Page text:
Gill hails herbivomes in Science Magazine

Jacquelyn Gill writes about the downsizing of Earth’s animals in “Learning from Africa’s herbivores” in Science Magazine.

The extinction of the planet’s largest animals has resulted in cascading ecological impacts across the globe, says the University of Maine professor of paleoecology and plant ecology.

Gill lauds Gareth Peter Hempson’s new tool — herbivomes — to shed light on the ecological role of large herbivores at continental scales.

Important insights about causes and consequences of extinctions 05 be gleaned through cross-continental analysis of herbivomes — which are constructed using animal diets, behavior, body size and relationships between animals and environmental characteristics, including soil properties and precipitation levels.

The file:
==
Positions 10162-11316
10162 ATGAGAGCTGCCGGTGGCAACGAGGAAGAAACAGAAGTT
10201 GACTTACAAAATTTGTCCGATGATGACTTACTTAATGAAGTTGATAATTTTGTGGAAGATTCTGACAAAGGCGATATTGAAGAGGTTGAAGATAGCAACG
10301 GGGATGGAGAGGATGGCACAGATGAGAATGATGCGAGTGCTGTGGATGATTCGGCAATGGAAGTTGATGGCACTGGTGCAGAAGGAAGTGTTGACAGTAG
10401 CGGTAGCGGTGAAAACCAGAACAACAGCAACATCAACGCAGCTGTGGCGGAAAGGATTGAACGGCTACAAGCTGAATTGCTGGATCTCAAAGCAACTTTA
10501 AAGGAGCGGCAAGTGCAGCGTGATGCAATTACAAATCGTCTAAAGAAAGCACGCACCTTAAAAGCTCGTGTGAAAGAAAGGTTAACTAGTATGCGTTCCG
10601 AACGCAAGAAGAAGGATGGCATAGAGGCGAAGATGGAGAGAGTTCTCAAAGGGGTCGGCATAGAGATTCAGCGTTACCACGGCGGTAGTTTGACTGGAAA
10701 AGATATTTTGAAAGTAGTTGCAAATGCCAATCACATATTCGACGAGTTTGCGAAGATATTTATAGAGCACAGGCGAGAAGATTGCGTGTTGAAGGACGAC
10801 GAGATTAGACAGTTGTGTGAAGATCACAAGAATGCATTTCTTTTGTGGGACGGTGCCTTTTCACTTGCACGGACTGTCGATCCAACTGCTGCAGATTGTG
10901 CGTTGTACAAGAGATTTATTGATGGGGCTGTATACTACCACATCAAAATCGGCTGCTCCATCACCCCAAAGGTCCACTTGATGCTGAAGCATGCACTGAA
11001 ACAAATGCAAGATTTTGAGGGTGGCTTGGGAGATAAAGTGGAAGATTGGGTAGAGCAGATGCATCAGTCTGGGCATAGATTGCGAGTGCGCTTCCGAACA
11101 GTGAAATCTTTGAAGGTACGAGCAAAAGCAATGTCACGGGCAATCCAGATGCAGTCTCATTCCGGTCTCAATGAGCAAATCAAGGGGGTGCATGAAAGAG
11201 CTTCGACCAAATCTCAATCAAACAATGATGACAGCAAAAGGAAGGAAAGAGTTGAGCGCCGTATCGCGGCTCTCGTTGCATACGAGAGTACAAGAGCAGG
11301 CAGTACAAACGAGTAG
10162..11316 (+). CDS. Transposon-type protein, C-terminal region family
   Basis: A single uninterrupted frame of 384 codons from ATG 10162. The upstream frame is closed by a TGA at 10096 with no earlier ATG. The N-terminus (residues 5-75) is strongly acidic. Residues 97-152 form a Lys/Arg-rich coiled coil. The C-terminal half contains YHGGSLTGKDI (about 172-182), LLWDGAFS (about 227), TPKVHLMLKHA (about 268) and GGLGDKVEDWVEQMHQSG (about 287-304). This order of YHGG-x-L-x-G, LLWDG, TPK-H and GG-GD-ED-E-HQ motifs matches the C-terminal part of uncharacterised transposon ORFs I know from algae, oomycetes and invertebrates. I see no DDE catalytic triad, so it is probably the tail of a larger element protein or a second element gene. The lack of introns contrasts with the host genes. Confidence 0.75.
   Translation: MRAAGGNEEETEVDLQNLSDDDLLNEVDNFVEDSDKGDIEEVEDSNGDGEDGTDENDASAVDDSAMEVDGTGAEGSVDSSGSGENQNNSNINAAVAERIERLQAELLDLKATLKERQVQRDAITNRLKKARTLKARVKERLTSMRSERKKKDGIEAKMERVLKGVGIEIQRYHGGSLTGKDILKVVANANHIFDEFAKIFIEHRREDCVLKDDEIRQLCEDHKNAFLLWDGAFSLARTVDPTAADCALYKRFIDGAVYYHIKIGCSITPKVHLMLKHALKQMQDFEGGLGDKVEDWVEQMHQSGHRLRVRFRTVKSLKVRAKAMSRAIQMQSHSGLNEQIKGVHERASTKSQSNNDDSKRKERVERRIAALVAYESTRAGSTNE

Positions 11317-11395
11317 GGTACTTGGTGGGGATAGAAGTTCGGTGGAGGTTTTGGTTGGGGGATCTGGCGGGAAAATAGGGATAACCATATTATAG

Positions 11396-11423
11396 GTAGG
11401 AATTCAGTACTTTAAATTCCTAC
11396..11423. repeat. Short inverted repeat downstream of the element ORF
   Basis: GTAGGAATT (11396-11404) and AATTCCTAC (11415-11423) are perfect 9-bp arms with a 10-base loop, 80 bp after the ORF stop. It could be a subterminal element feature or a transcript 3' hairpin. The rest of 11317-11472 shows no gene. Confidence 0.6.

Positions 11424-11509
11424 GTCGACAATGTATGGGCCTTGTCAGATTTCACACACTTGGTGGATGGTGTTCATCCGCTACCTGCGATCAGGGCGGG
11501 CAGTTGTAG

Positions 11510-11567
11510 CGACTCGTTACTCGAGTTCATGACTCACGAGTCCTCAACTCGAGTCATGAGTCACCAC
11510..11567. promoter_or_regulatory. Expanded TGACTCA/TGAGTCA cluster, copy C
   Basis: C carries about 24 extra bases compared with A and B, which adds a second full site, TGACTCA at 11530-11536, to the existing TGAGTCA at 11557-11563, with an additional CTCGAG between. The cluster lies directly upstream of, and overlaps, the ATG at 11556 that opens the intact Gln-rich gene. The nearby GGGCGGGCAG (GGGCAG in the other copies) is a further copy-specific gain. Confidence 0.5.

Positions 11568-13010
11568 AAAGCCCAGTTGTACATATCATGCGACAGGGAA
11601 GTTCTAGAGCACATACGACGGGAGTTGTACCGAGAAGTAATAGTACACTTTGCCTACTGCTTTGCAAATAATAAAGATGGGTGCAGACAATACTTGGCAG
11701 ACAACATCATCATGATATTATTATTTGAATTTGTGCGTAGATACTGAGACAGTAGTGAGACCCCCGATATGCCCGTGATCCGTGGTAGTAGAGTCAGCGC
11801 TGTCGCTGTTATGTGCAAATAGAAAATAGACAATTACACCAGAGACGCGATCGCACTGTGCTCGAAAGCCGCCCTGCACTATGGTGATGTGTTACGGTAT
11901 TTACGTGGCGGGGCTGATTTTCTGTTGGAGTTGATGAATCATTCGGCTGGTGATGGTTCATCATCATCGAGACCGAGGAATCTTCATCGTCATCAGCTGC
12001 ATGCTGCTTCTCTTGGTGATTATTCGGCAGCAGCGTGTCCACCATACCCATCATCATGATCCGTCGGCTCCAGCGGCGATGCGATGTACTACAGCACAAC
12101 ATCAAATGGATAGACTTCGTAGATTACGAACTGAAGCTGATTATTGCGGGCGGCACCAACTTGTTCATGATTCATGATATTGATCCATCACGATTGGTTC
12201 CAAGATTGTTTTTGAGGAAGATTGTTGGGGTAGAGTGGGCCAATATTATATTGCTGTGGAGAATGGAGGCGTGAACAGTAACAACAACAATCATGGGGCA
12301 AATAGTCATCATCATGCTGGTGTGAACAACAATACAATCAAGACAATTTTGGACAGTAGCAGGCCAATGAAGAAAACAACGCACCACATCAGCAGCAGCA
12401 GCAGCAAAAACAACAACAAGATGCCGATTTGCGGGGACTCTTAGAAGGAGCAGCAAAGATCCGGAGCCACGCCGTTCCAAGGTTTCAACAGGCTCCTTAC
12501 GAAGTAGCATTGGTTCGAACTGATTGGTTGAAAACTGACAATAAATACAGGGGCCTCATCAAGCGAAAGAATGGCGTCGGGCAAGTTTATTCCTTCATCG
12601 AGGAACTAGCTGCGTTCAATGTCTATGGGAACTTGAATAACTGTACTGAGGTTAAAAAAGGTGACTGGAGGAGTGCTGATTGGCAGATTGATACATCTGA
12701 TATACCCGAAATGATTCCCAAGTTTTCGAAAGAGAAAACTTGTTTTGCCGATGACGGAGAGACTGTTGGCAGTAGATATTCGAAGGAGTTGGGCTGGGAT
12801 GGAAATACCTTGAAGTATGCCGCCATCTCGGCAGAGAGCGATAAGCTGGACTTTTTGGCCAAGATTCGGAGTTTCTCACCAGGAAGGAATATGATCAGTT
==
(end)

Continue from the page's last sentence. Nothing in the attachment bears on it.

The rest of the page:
“It’s a creative way of classifying large herbivores by type, to understand what their impacts on their habitats are. It’s like the Sorting Hat in Harry Potter,” says Gill, “but the name of the game is to understand the role of zebras, elephants and other herbivores in their ecosystems.”

While it’s too late to save the mammoths and woolly rhinos, Gill says this advancement could benefit their Serengeti cousins.